For the life of me, I cannot figure out what the hell Eugene Volokh is talking about in this post, which is a roundabout defense of Mary Daly’s position about men that I’ve outlined here. Volokh writes,
If one is drawing analogies, while draw the analogy between sex and race, and not, say, sex and religion? We might think it’s wrong for people to refuse to hire non-Christians because of their religion; but if someone expresses a desire for a future world in which fewer people are non-Christian, I don’t think we’d see that as immoral or even bigoted (though we might disagree with the desire for other reasons).
Huh? Lets paraphrase Mary Daly substituting religion for sex,
There could be many alternative futures, but some of the elements are constant: that it would be Christian only; that much of the contamination, both physical and mental, has been dealt with. I think this will be accompanied by an evolutionary process that will result in a drastic reduction of the population of Jews. People are afraid to say that kind of stuff anymore.
I’m not sure how Volokh is spinning that sort of statement to claim that this would be non-bigoted. Even Daly herself with the line about people being afraid to say that kind of stuff seems to recognize that she is advocating something likely to be perceived as bigoted.
Just to expand a little bit on this, I think arguing this issue by analogy is fraught with problems.
I don’t think it is bigoted, for example, to say that the world would be a better place without so many Muslim extremists (a la Nigeria). I do find it bigoted, however, to say that the world would be a better place without any Muslims at all.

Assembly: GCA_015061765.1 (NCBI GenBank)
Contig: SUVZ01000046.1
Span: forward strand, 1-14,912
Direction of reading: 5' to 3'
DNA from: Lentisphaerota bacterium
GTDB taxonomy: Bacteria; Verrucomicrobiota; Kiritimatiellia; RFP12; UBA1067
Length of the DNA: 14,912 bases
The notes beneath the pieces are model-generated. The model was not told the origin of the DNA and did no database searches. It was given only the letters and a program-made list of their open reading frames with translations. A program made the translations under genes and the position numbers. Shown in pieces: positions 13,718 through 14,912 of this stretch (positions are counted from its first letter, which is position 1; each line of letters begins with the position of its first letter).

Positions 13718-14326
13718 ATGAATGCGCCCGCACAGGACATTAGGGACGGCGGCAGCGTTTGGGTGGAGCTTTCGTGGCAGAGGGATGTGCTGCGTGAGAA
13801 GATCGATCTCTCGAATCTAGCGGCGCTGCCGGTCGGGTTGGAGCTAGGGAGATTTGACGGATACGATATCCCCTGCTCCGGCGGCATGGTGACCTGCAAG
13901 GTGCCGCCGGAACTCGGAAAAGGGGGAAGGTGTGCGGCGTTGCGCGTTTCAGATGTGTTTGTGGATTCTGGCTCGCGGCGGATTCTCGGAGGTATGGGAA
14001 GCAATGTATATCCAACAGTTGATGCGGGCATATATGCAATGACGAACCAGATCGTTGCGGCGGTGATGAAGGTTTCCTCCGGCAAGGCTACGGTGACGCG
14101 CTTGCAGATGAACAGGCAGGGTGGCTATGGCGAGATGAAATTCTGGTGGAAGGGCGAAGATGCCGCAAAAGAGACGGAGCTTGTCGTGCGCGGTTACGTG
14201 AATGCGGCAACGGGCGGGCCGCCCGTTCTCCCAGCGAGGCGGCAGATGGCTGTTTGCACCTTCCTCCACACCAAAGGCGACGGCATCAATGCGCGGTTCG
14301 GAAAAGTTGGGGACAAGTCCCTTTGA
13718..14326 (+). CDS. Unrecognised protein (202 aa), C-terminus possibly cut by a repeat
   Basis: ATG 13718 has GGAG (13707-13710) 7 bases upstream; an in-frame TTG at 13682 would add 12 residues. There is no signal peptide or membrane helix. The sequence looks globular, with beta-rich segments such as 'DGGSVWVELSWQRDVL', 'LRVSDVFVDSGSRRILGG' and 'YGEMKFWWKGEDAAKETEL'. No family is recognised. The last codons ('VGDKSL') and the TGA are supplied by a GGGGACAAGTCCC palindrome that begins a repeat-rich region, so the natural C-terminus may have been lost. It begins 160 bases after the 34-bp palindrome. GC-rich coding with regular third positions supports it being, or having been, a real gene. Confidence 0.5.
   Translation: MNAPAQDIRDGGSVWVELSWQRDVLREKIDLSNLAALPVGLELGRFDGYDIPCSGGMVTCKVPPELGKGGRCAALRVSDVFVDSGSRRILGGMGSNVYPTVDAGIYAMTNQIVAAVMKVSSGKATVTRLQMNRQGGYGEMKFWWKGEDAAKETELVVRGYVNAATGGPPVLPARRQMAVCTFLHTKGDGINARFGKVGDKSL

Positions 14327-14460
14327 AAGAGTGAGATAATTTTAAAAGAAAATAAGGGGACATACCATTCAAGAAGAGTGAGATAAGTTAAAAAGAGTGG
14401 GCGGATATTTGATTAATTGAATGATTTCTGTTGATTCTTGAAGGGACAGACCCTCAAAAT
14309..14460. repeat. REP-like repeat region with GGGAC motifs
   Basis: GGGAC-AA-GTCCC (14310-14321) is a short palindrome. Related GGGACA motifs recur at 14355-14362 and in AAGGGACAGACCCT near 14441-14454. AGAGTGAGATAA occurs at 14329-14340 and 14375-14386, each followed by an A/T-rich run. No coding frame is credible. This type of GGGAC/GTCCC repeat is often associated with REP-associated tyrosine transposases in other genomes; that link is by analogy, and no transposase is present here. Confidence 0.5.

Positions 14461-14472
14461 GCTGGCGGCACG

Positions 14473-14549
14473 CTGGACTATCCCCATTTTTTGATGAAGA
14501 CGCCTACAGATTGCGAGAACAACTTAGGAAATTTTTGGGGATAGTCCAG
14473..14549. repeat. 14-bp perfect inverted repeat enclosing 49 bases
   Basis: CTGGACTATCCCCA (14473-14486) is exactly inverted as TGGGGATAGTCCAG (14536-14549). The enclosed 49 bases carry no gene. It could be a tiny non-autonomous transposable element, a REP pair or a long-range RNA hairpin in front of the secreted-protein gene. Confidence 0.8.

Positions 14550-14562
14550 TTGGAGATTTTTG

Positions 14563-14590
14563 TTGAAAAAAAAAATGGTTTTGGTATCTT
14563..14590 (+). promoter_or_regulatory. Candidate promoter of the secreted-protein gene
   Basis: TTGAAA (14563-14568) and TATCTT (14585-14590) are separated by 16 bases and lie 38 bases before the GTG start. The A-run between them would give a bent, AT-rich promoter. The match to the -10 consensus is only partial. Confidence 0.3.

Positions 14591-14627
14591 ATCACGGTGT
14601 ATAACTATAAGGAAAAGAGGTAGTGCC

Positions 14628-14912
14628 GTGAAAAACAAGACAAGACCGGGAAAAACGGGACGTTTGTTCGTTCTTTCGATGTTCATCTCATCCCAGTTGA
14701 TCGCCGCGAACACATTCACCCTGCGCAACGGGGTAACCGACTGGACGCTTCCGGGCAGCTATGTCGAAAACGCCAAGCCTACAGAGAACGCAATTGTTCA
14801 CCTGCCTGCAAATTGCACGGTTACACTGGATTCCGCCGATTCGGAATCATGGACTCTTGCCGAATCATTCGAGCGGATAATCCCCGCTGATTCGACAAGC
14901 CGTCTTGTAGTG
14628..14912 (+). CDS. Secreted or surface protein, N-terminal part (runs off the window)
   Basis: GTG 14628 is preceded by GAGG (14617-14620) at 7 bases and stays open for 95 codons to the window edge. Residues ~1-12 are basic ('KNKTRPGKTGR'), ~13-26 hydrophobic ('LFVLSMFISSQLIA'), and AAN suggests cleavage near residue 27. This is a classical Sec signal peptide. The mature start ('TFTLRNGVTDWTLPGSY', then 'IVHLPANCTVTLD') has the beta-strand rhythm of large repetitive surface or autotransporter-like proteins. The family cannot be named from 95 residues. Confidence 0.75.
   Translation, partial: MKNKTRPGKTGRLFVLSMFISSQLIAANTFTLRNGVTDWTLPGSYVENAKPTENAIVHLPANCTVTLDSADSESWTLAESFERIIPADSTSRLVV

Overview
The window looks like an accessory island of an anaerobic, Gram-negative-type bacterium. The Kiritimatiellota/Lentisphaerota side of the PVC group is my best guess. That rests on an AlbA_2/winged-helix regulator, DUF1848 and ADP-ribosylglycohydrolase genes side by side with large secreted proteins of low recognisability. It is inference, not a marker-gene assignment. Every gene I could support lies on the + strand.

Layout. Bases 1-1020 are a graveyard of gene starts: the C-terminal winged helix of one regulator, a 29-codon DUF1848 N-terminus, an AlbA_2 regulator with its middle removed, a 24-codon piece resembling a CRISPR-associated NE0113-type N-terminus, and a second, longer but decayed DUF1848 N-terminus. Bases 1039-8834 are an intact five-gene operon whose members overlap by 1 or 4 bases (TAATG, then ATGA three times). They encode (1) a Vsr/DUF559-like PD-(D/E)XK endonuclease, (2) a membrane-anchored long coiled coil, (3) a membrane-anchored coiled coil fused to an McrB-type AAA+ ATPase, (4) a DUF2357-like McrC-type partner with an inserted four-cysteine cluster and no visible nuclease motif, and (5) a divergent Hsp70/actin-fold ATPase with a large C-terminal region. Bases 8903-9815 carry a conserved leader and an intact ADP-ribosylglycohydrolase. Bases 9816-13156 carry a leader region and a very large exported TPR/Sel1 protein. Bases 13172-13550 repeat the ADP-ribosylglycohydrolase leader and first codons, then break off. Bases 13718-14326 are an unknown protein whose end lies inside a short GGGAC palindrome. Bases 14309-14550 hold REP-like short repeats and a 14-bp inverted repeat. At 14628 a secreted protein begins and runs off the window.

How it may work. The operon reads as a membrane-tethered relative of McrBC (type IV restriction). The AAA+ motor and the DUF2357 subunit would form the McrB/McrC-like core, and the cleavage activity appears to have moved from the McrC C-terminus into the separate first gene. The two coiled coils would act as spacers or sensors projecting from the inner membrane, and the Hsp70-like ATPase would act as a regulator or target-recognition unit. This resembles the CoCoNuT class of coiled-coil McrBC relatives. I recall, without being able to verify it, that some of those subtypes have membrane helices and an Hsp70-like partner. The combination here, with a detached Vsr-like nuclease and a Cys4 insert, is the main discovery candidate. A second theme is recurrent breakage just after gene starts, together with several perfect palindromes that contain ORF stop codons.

The analogy below is similarly flawed,
Likewise, how about an analogy between sex and certain physical handicaps? For instance, we might think it’s unkind, unfair, or even bigoted to refuse to admit people to college because they have various handicaps or genetic diseases, or to refuse to hire them for most jobs (setting aside those where we think the absence of the disease is strongly related to the person’s ability to do the job). But I think the desire for a future world in which fewer people have those problems is downright laudable.
But we can wish for an end to genetic diseases without wishing that the people who have genetic diseases disappear. The ideal solution to Huntington’s Disease, for example, would be a genetically engineered cure that would simply deactivate the faulty gene that causes the disease, without requiring the gradual elimination of anyone.
I also think Volokh grants far too much to the sexually-determined behavior crowd. Yes there are likely broad sex-based behavior differences, but we also know that many of those are a) a lot less significant than once thought, and b) are of a degree rather than kind.
Women, in general, tend to be less violent than men, in general. But the difference is far less than was once thought (especially when it comes to something like domestic violence), and seems highly correlated to how the sexes are socialized rather than predetermined by genetics.
The one thing I agree with liberal feminists about is that there aren’t any morally relevant differences between men and women that justify treating members of either sex differently (most of the biological differences only are relevant at the extremes of human performance where size and musculature difference is important, such as in professional sports and other physically demanding tasks).